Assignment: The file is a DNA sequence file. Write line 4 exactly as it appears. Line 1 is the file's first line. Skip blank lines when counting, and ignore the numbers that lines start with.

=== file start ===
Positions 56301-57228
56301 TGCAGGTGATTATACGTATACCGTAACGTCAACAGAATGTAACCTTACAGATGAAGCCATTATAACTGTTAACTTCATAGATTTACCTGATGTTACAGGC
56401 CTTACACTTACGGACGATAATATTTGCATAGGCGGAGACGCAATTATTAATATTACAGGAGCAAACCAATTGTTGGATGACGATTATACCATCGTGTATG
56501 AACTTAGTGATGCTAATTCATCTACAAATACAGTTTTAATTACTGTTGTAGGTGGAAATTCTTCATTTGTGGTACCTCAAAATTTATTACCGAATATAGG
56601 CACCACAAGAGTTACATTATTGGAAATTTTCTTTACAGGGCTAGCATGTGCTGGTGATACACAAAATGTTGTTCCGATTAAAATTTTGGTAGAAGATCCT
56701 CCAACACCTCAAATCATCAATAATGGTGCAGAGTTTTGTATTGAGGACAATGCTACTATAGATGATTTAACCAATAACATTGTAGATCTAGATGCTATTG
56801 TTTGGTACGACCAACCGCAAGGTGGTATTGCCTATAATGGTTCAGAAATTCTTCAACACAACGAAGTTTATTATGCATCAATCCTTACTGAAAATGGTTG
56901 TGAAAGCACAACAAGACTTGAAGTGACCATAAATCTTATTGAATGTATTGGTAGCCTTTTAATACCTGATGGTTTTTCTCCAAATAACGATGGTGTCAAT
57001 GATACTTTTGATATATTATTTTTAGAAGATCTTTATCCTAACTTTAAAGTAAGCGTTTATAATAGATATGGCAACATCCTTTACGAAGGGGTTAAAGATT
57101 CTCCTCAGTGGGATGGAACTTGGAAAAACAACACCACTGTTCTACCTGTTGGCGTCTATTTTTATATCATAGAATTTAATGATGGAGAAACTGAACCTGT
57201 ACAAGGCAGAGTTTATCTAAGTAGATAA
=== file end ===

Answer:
56501 AACTTAGTGATGCTAATTCATCTACAAATACAGTTTTAATTACTGTTGTAGGTGGAAATTCTTCATTTGTGGTACCTCAAAATTTATTACCGAATATAGG